Social Security: We’re from the government, and we’re here to destroy what remains of the program

One of the funniest and perhaps saddest commentaries regarding the ability of the Federal government to either fix or run a financial enterprise is that when Uncle Sam co-opts a business platform, the end result is almost always insolvency, or the need for taxpayer bailouts.  In fact, all one has to do is look at the government’s takeover of mortgage and student loan lenders Fannie Mae and Sallie Mae to see that elected officials and their bureaucracies are so incompetent when it comes to finance and running a business, they quite often spend more money keeping these entities afloat than the value of the business was worth.

So when the American people desperately need their government to solve a problem tied to the future of Social Security, Congress’s new planned solution and predictable outcome should come as no surprise.

In a new piece of legislation called the ‘One Social Security Act’ (HR 3150), Congress is seeking to merge two separate entities under the Social Security Administration into one, thus masking the insolvency of both programs and making your retirement insurance now fully integrated with those receiving benefits as a disabled American.

If you’re not familiar, Social Security is comprised of two primary trust funds: Old-Age and Survivors Insurance (OASI) and Disability Insurance (DI).  Essentially, all of the taxes paid in to Social Security end up in one of these two trust funds.  The trust funds then ‘manage’ the money to generate a rate of return, and then pay out distributions to program recipients.

Now, the funds are overseen by a Board of Trustees which is obliged to submit an annual report on the fiscal condition of the program. It ain’t pretty.  The Disability Insurance (DI) fund is particularly ugly. In fact, the trustees themselves wrote in the 2015 annual report that

“The DI Trust Fund fails the Trustee’s short-range test of financial adequacy. . .”

and,  “The DI Trust Fund reserves are expected to deplete in the fourth quarter of 2016…”  In other words, one of the two Social Security trust funds is just months away from insolvency.

Not to worry, though. Congress is on the case.

Late last week, several dozen members of Congress introduced the “One Social Security Act”, HR 3150, to solve this problem.  And let me tell you, their solution is bold. Fearless. And brilliant.

HR 3150 attacks the looming insolvency of Disability Insurance by eliminating the fund altogether.  So instead of having two separate funds for two distinct purposes of Social Security, the legislation aims to combine them into one unified fund.  That way, with just one fund, there won’t be any separate reporting about DI’s insolvency. – Sovereign Man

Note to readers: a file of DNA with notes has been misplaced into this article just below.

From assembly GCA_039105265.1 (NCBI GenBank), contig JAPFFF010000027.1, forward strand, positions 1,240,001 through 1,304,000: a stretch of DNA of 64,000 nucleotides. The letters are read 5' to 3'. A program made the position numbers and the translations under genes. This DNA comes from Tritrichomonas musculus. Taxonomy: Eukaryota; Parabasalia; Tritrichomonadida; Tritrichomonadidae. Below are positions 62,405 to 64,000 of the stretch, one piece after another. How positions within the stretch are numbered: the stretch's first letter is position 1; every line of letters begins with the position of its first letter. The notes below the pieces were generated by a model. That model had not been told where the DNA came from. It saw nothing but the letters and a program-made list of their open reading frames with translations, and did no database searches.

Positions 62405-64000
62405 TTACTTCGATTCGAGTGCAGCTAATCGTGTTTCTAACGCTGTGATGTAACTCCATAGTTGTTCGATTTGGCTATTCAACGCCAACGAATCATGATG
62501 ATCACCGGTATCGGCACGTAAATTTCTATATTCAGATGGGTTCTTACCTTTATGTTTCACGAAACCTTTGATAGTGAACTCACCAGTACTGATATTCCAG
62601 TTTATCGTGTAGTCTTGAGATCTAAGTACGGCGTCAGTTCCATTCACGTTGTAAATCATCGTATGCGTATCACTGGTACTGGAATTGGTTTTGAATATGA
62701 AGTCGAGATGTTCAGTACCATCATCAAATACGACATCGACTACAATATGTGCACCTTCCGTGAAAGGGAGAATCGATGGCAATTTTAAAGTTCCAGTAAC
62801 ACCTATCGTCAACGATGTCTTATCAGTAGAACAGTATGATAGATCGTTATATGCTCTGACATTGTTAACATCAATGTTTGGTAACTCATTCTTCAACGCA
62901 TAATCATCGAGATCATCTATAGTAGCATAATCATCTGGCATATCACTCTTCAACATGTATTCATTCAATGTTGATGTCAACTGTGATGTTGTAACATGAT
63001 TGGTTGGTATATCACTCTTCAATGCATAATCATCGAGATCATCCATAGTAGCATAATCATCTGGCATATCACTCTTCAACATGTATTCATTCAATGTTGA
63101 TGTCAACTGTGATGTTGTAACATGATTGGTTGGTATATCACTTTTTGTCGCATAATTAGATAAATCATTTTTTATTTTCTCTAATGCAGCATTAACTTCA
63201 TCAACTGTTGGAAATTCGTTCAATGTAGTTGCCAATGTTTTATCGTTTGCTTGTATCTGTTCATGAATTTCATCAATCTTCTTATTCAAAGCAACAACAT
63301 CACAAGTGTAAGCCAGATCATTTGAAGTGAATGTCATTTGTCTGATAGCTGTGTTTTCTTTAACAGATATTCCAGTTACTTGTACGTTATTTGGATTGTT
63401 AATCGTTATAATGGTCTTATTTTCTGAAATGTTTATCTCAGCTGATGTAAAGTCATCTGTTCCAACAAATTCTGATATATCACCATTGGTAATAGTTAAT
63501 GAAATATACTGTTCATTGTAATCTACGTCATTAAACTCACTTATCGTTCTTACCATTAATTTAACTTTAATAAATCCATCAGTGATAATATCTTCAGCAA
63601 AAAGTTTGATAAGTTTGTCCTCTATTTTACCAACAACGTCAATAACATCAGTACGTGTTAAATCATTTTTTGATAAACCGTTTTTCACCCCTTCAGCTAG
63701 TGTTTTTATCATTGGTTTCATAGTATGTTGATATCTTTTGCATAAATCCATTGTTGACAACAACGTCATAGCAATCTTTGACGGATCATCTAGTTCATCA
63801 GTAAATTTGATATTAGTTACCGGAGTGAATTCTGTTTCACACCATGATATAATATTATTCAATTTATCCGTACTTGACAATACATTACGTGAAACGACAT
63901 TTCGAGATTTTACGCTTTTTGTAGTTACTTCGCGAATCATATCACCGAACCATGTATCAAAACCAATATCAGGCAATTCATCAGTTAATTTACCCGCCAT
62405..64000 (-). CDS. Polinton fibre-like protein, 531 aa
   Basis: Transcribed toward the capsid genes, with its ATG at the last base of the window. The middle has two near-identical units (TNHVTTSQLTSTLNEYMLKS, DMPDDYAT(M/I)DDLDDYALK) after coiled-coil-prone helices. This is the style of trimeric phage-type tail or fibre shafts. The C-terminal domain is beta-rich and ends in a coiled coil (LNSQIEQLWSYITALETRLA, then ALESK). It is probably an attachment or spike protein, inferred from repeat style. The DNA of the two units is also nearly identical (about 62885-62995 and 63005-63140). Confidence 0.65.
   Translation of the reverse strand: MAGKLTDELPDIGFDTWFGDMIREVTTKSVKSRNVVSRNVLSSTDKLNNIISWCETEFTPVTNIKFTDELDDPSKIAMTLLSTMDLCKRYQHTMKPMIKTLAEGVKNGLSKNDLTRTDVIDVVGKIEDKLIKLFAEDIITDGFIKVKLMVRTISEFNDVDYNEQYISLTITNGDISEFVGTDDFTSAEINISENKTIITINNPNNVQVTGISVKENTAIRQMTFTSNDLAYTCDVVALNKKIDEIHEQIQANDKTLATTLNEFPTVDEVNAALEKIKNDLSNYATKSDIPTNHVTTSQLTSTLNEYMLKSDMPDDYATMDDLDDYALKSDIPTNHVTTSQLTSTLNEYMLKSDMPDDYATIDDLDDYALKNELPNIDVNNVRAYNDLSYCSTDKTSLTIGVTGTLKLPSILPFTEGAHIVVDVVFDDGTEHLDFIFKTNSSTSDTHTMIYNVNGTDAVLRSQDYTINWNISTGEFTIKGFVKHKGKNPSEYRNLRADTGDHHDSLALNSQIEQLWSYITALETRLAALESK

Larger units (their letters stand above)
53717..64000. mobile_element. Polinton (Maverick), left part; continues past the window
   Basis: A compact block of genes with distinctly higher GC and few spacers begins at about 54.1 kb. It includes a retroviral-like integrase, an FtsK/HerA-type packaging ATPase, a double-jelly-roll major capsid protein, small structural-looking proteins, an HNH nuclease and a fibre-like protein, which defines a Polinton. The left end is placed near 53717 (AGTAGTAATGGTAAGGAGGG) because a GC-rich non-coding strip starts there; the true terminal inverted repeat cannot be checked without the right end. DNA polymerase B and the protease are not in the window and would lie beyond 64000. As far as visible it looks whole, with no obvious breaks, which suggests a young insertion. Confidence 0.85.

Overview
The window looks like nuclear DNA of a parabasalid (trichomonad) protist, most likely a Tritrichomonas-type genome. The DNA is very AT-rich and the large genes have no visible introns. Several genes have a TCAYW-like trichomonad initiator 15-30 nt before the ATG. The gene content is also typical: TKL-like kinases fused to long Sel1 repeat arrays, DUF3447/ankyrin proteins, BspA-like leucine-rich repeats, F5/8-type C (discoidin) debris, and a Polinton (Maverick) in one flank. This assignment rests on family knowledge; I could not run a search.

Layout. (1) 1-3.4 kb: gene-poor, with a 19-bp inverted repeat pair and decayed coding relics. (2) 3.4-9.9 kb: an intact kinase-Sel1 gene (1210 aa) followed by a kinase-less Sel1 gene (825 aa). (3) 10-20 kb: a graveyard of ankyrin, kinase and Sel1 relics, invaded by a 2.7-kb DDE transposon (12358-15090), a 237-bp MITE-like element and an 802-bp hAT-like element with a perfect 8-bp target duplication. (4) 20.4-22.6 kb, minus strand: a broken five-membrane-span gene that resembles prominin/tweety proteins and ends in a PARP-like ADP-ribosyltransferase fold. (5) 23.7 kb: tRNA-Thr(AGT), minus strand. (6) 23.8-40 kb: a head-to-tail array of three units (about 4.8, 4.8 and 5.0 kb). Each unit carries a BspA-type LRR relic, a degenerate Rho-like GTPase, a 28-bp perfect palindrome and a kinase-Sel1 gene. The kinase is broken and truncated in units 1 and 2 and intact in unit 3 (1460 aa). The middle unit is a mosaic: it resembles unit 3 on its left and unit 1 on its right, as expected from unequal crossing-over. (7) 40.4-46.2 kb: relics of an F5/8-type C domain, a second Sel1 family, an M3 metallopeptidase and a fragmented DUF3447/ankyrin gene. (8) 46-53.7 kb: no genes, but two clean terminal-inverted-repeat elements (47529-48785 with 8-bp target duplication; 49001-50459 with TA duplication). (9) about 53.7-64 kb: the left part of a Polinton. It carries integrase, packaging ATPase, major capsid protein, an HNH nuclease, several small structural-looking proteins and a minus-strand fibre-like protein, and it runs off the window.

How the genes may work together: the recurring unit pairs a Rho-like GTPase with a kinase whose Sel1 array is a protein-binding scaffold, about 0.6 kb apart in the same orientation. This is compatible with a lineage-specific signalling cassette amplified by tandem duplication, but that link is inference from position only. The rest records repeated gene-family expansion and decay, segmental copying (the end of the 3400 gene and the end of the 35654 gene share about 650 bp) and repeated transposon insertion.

When Social Security was first introduced, it was promised to the American people as an insurance program dedicated solely for helping retirees in their later years have an income to pay for necessary expenses.  But over time, corrupt officials expanded the program to cover things such as disabilities, and children of deceased parents as a way to garner campaign votes in their districts, or for their political party.  And of course, the fund was stretched even further when it was later tied to inflation, which increased benefit costs through COLA’s, or Cost of Living Allowances on an annual basis.


Yet even this was not enough for Congress, nor for several Presidents since the late 1960’s who took money from the trust fund and used it to further their own political agendas, leaving the fund now completely empty, and holding over $3 trillion in Treasury Bond IOU’s that can never be repaid, only rolled over until the system collapses.

There is very little that the Federal government can run with fiscal responsibility, and without corruption in one form or another.  From the removal of Glass-Steagal which led to the 2008 taxpayer bailouts, to the co-opting of Fannie and Sallie Mae which has already cost taxpayers trillions of dollars in un-necessary funding, their new scheme of merging all programs within Social Security under one umbrella will only result in several categories of benefactors losing out when the truth of this now insolvent agency finally reaches the end of the line.

Kenneth Schortgen Jr is a writer for,, and To the Death Media, and hosts the popular web blog, The Daily Economist. Ken can also be heard Wednesday afternoons giving an weekly economic report on the Angel Clark radio show.

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